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Massachusetts Group to Explore Greens Processing

CISA gets USDA grant for studying need for a salad greens plant.

Massachusetts' Community Involved in Sustaining Agriculture has received $33,825 to study the need for facilities where Commonwealth farmers can process salad greens to current industry standards of safety. The funds come from U.S. Department of Agriculture's federal-state Marketing Improvement Program and to the Department of Agricultural Resources.

Due to outbreaks of illnesses traced to pre-bagged salad greens across the country, more large retailers and buyers, such as Whole Foods Market and Sodexho, require greens to be HACCP-certified, a standard for the handling of processed foods. HACCP stands for Hazard Analysis and Critical Control Points. It's a certification standard that addresses biological hazards at all stages of food production, not just finished products. Presently there are no HACCEP facilities in the Commonwealth where farmers can process ready-to-eat salad greens to these standards.

"Without access to HACCP-certified processing facilities, Commonwealth farmers cannot sell fresh salad greens to grocery stores and commercial cafeterias where most pre-packaged salad is sold," says Annie Cheatham, CISA's executive director. "Our farmers are effectively locked out of a market that could be very profitable for them."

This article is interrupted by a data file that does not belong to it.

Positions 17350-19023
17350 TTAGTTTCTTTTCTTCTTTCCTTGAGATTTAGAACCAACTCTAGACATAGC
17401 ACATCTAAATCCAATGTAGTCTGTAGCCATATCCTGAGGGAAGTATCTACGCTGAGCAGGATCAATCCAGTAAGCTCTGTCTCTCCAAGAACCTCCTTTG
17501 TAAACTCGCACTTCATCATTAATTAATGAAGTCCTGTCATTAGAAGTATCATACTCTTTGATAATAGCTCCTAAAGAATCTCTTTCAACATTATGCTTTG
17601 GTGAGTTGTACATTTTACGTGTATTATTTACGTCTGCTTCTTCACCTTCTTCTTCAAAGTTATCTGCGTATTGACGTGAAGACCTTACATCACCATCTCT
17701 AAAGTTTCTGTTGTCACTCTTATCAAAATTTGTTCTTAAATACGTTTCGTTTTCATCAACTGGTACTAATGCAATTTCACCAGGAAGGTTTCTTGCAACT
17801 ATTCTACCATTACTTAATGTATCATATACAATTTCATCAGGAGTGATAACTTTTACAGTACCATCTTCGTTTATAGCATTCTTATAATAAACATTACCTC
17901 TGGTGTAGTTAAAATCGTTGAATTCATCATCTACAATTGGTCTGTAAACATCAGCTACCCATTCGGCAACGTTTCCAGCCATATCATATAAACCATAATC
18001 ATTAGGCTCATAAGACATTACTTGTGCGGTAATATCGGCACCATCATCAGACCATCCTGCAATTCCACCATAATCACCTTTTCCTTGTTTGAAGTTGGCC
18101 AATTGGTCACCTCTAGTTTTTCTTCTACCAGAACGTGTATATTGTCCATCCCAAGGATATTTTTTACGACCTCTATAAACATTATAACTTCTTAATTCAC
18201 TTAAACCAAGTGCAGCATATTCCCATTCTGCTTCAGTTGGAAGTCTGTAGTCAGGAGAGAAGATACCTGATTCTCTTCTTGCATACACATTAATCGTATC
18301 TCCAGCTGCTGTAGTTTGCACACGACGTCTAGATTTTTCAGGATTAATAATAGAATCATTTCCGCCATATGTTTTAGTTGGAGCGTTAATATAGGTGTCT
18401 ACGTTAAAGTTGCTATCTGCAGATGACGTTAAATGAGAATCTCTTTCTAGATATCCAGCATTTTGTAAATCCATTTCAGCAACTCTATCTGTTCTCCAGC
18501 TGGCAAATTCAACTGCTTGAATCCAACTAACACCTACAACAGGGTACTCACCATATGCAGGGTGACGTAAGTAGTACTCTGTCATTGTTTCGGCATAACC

The 12-month feasibility study begins in September. It'll assess statewide market demand, as well as the costs of producing and processing HACCP-certified salad greens. The study will also examine the feasibility of developing salad greens processing facilities at existing community kitchens throughout the state.

Sprouting demand

Significant demand already exists for locally grown HACCP-certified salad greens in western Massachusetts, reports Cheatham. More than 50% of the region's hospitals and almost 75% of the colleges and University of Massachusetts are interested in or are already buying local food.

Many area food services managers have expressed interest in finding local pre-washed salad greens to anchor their salad bar menus, she adds. But they have had a difficulty finding farmers who can meet this need.

"Right now, the vast majority of pre-bagged salad greens are grown in California and Arizona. Meanwhile, our state's farmers, many of whom can grow greens 10 months out of the year, are struggling to stay in business," Cheatham says. "This research may give Commonwealth farmers new ways to compete with this national market."

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